Archive for the ‘Examples’ Category
As the focus of cognitive design is to address deeply felt but unmet psychological needs, bullying is definitely a relevant challenge. Not only to help victims cope and ultimately forgive but to help design interventions that have the best chance of preventing bullying in the first place.
I hope readers of the Cognitive Design blog will take up the challenge.
In cognitive design we look for specific features and functions that reliably produce a given psychological impact or mental state. For example, the facial features of big round eyes, a prominent forehead and pudgy cheeks generates the psychological response that what we see is cute, adorable and even squeezable.
I have cataloged 310 such design patterns and the theories behind them. But I am always on the lookout for more. A new entry I am considering is based on the research, Rituals Enhance Consumption, recently reported in Psychological Science.
The researchers conducted four experiments that suggest adding rituals and delays to food consumption more deeply involves us in the experience of eating and has a significant impact on how much flavor and enjoyment we experience. And the rituals do not need to be complex. Here is what they used:
“Without unwrapping the chocolate bar, break it in half. Unwrap half of the bar and eat it. Then, unwrap the other half and eat it.”
Of course, the experimental situation is contrived and so applying this result requires establishing a personal ritual. Personal rituals have meaning and create a state of mindfulness and thus enhance the experience. But how do we break that down into the features and functions of a design pattern? Saying we need to ritualize is too vague.
Every year organizations and individuals spend billions of dollars and countless hours to develop soft-skills. These include personal productivity and interpersonal skills such as communication, teamwork, creativity, assertiveness, influence, self control, time management and the ability to work well under pressure. Often developing soft-skills are part of a larger attempt to build even broader competencies in areas such as leadership, innovation, emotional intelligence or personal effectiveness.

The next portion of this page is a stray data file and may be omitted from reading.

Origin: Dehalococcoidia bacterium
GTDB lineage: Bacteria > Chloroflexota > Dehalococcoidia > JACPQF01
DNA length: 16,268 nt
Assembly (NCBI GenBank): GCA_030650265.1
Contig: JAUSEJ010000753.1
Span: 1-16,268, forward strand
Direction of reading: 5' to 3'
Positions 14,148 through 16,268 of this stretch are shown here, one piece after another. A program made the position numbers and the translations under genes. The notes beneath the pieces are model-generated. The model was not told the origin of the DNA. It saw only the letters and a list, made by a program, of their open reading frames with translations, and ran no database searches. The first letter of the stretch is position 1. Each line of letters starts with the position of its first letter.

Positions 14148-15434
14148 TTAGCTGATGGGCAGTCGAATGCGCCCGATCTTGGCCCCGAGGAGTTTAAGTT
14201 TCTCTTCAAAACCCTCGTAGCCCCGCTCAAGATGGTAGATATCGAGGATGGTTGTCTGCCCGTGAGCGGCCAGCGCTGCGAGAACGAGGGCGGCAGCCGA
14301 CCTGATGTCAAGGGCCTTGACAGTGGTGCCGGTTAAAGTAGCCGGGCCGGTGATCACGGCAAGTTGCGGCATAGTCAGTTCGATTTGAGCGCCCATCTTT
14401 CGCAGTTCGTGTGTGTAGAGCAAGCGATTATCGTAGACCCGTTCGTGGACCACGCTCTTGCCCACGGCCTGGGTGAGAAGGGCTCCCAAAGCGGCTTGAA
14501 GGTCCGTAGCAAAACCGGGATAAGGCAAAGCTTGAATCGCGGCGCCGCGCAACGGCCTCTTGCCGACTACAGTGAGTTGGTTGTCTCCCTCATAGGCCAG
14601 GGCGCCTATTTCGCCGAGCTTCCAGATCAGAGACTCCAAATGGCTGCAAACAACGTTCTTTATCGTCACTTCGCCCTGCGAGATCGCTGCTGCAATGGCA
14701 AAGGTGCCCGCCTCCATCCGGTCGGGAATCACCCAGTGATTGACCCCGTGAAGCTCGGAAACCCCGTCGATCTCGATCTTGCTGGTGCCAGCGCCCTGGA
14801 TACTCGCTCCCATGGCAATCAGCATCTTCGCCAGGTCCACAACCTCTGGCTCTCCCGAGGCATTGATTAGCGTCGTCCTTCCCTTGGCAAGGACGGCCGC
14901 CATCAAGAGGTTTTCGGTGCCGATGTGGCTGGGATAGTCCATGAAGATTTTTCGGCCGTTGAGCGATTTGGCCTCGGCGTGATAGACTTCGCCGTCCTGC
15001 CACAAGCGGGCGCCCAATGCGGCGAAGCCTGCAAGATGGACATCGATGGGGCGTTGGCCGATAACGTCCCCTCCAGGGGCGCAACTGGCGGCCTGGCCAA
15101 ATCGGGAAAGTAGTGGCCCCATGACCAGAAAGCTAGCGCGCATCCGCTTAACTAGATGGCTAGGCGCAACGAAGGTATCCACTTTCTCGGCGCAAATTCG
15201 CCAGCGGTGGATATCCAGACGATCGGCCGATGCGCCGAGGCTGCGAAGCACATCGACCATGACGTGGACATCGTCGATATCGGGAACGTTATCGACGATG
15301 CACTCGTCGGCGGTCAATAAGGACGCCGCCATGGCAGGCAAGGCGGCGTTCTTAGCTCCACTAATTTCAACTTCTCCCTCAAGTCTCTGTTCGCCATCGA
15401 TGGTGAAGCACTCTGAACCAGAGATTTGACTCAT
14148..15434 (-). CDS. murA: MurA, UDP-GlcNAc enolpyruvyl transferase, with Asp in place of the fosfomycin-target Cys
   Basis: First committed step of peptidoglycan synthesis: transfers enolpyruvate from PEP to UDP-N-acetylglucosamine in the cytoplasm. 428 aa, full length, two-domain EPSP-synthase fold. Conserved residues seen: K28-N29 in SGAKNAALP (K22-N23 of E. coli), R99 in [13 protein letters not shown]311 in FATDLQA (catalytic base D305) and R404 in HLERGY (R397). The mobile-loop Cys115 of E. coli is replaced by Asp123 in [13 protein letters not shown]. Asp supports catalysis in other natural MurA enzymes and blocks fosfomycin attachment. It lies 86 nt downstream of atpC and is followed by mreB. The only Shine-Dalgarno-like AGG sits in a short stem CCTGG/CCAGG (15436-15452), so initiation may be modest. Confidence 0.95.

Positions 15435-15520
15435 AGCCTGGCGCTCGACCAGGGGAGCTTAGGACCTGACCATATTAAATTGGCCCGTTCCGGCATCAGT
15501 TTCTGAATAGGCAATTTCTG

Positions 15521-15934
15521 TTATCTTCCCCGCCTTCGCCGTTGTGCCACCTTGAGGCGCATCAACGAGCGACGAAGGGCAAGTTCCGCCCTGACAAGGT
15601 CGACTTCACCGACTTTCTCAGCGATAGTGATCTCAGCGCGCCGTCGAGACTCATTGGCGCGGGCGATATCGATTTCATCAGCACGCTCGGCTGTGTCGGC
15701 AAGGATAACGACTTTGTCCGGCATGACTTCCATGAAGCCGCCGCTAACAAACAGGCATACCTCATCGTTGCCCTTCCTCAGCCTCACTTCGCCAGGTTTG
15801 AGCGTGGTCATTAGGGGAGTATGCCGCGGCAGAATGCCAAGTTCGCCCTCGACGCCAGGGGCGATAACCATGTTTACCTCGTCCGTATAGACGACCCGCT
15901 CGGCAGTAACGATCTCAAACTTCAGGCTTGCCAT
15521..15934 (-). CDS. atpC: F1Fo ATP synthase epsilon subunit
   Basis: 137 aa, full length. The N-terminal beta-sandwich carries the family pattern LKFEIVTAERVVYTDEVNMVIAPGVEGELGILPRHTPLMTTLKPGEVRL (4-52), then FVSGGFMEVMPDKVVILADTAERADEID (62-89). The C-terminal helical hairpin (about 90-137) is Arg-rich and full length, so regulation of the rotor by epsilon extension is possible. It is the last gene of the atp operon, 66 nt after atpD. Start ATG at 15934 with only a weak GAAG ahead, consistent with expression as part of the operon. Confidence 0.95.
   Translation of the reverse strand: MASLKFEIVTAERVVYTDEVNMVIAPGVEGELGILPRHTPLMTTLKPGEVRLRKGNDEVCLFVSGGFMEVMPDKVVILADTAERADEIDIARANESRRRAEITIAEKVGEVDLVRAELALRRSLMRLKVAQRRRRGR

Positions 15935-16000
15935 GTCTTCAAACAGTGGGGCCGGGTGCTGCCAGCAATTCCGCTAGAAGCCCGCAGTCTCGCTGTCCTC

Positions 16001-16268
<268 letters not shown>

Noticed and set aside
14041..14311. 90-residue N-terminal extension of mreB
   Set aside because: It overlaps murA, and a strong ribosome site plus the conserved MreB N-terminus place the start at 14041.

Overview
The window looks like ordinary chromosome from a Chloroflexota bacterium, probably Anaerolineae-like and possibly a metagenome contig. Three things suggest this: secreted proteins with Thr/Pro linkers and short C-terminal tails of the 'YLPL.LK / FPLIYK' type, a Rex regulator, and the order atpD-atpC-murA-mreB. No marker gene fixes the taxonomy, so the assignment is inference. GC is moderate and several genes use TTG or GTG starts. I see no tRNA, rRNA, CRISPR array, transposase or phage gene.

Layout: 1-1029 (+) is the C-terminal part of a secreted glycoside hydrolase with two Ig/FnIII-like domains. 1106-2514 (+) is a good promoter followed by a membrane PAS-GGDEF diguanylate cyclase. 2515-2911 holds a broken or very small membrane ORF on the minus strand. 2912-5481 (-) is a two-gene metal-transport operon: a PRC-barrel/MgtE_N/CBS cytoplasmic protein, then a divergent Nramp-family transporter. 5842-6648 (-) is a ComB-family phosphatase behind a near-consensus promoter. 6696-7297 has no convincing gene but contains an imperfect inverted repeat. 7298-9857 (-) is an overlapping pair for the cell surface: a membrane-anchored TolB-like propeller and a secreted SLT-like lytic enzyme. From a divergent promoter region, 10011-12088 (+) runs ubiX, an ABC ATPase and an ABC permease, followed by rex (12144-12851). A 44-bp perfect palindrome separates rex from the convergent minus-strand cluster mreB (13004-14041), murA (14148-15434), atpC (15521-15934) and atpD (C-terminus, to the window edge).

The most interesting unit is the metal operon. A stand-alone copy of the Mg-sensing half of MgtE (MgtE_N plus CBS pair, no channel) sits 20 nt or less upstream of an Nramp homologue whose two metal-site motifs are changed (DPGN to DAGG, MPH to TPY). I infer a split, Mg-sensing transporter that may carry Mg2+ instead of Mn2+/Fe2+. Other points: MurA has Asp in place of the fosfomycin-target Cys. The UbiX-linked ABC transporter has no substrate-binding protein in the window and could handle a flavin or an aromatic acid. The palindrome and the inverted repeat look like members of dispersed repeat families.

Building soft-skills means reading how-to books, taking seminars, being coached and doing developmental exercises or projects. While such efforts can lead to increased motivation and conceptual knowledge they often fail to produce behavior change and improved business or personal outcomes. I have dramatized the situation for a hypothetical training class below.
While most participants in the training class will give high marks to the experience (happy! score on evaluations) and pass a quiz demonstrating conceptual knowledge, few will achieve lasting behavior change that translates into improved organizational or personal outcomes (e.g. increased sales or weight loss).
The question is what are the people at the lower right of this graph doing that others are not?
They are showing a positive deviance that we need to understand. They have mastered a technique or small set of vital behaviors for converting general advice and how-to knowledge that they glean from reading and training into new outcomes. If we can understand and replicate that we have an opportunity to dramatically improve the impact of our investment in soft-skills.
I have conduct several studies aimed at answering that question. The results are clear. People getting the most out of soft-skill development efforts are able to take the macro-scale concepts and techniques taught in books and seminars and break them down down into small short experiments they can try in a real setting on a regular or daily basis. In short, they are natural born micro-learners or they have coaches that are.
I am going to discuss these studies and how we can use the results to improve the impact of soft-skills development at the Online Learning Conference in Chicago that runs September 17-19 at the McCormick Place Lakeside Center. I will be doing three speed sharing best practice sessions on Thursday morning 8:15-9:00 am. You can access the supporting handout HERE.
Hope to see you there.
The Management Innovation Exchange (the MIX) is hosting an open innovation challenge to identify radical ideas (hacks) and success stories that illustrate how to dramatically expand the leadership capacity of an organization. Called the Leaders Everywhere Challenge they believe the key is to redistribute power so more individuals can participate in leadership and to equip and motivate emergent leaders to be effective without formal authority.
My entry is titled Using Micro-learning to Boost Influence Skills in Emergent Leaders. It demonstrates with a success story how you can use cognitive design to do interesting things in leadership development. Check it out and please leave your comments. I’ve copied an extend summary below.
There is a call for a crowd-funded project to reduce tobacco consumption worldwide. P&G has requested proposals for disruptive new products in multiple categories. There is $2000 prize for the best idea on how to use data about the state of your house (from utilities, devices and sensors, etc.) to create useful and exciting consumer services. And another $2000 prize for figuring out how the PC should evolve in the next 3-5 years. Entries are due late in May.